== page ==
Finian's Rainbow (1968)

G   |    |  Family, Fantasy, Musical


Finian's Rainbow (1968) Poster

An Irish immigrant and his daughter move into a town in the American South with a magical piece of gold that will change people's lives, including a struggling farmer and African American citizens threatened by a bigoted politician.


6.2/10
3,114

Photos

  • Fred Astaire in Finian's Rainbow (1968)
  • Francis Ford Coppola in Finian's Rainbow (1968)
  • Petula Clark and Tommy Steele in Finian's Rainbow (1968)
  • Fred Astaire and Petula Clark in Finian's Rainbow (1968)
  • Petula Clark and Don Francks in Finian's Rainbow (1968)
  • Fred Astaire in Finian's Rainbow (1968)

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User Reviews


9 January 2013 | MartinHafer
6
| Very current AND very dated at the same time.
Finian (Fred Astaire) and his daughter (Petula Clark) arrive in the fictional Southern American state of Missitucky. There, Finian encounters several problems--including a leprechaun who wants his pot of gold back, a racist senator and the need to marry off his daughter. How all these are worked out are something for you to discover if you decide to see the film.

"Finian's Rainbow" was a very successful play back in 1947. However, because it directly addressed racial prejudice, studios passed on making a film out of it. Efforts to have the play 'cleaned up' to please a wider (in other words, more prejudiced) audience were in vain, as the playwright refused (justifiably) to sanitize the film. However, by 1968, its themes of racial harmony and bigotry were much more acceptable and current--and so the film was finally made. In this sense, the film was very timely. HOWEVER, when it came to the music, by 1960s standards it was VERY corny. In particular, the songs sung by the leprechaun were amazingly bad--with some horrible lyrics. But, the bad lyrics weren't confined to his songs but occasionally popped up among other cast members (such as Clark who sang a line that went 'Zsa-Zsa Gabor-ah' and later when Astaire sung about 'dames'). Because of this, a bit of trimming would have greatly improved the film--making it far less dated and silly. Plus, the bad moments really detract from its central message of racial harmony--a laudable theme that occasionally got lost among the silliness. It also meant a few too many songs--a problem that can hurt any musical. Overall, this can truly be called a mixed bag. While it stars Fred Astaire and I LOVE him in films, this just isn't all that great a film. A time-passer--and that's about all--even though it has some nice moments.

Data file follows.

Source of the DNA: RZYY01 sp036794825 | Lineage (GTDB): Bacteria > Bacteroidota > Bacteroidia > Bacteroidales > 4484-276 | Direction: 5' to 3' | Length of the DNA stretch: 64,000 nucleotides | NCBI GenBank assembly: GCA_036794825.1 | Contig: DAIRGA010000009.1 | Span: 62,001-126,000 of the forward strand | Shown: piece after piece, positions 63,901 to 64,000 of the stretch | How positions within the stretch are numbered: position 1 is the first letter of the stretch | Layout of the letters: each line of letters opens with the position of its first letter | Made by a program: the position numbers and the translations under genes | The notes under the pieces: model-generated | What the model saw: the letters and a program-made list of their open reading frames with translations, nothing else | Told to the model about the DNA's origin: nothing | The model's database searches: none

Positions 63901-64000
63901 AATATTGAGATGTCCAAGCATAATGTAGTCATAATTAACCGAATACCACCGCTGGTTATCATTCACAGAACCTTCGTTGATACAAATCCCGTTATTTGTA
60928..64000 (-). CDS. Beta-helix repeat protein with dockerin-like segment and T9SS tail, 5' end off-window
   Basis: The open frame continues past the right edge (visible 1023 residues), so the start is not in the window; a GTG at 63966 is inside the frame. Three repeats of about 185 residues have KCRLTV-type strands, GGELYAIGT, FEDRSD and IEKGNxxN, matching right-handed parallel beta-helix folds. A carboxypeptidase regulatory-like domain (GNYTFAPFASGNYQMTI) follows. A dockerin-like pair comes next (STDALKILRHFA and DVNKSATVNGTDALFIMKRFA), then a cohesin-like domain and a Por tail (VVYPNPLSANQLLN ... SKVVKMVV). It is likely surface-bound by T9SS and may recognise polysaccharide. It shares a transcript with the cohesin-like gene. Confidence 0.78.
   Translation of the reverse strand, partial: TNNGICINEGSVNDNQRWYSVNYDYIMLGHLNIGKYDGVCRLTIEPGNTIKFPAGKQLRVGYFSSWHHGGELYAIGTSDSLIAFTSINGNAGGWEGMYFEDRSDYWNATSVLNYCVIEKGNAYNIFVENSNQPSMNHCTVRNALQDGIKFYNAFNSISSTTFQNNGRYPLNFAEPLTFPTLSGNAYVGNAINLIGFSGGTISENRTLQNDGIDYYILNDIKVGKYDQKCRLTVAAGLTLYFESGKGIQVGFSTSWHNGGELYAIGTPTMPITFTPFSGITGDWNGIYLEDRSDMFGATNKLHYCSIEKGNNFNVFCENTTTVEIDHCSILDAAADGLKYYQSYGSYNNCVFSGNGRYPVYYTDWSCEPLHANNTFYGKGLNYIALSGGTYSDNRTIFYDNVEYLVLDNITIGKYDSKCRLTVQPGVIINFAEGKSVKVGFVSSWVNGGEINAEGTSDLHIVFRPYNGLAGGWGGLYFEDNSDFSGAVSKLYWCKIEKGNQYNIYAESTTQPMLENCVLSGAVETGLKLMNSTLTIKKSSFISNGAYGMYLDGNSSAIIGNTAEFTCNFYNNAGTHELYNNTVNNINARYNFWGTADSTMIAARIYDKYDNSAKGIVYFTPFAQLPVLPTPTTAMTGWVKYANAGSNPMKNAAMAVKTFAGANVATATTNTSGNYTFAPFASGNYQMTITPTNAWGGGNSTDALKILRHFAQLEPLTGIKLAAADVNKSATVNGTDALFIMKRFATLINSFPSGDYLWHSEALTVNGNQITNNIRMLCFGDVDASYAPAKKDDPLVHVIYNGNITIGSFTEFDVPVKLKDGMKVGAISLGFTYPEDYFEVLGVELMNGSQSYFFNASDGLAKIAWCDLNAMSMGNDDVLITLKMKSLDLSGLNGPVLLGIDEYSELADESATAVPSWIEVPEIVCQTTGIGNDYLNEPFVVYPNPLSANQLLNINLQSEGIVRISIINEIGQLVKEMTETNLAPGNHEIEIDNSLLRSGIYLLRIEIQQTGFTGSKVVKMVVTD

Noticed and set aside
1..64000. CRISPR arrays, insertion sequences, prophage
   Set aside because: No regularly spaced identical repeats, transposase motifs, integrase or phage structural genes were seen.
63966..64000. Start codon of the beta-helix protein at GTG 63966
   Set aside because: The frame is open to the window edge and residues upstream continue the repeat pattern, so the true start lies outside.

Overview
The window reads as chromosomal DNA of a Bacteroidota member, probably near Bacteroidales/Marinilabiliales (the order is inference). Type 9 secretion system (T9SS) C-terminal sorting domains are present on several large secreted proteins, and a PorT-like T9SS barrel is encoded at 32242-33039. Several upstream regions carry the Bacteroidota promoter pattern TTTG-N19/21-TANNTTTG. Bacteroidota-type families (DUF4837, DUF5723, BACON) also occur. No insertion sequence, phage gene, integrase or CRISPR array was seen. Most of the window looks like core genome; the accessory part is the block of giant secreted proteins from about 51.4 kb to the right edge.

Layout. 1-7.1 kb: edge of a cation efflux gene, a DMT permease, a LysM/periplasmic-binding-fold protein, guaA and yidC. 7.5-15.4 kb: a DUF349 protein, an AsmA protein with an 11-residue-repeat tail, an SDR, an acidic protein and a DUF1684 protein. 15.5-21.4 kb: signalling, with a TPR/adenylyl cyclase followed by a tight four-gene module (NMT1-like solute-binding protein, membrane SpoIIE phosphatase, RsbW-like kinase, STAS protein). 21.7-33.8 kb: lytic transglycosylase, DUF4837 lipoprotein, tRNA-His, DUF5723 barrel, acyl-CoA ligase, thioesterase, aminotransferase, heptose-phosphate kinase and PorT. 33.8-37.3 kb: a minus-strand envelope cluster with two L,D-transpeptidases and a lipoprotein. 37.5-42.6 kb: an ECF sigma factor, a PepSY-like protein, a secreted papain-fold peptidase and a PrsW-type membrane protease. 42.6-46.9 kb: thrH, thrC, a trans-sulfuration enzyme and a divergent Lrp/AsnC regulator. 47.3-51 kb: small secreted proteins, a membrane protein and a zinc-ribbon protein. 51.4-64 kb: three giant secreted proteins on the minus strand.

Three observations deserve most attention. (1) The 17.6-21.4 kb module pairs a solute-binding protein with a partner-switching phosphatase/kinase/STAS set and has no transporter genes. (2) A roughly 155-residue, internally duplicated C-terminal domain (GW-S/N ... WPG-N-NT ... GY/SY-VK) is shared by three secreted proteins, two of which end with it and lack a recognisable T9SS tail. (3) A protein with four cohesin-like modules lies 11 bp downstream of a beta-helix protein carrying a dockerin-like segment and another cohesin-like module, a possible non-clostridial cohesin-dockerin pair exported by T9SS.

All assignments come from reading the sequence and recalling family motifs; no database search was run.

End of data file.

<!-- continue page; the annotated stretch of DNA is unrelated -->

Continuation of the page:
By the way, for years Fred Astaire was NEVER shown dancing in films unless ALL of him was shown. He felt it detracted from the dancing if he wasn't shown from head to toe. Well, he did NOT negotiate such a contract with the folks making "Finian's Rainbow", as he DOES dance and you don't see him from head to toe in songs such as "The Idle Rich". Perhaps this was due to his age and his slowing down a bit--which might explain why this was his last musical.

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Plot Summary


Genres

Family | Fantasy | Musical

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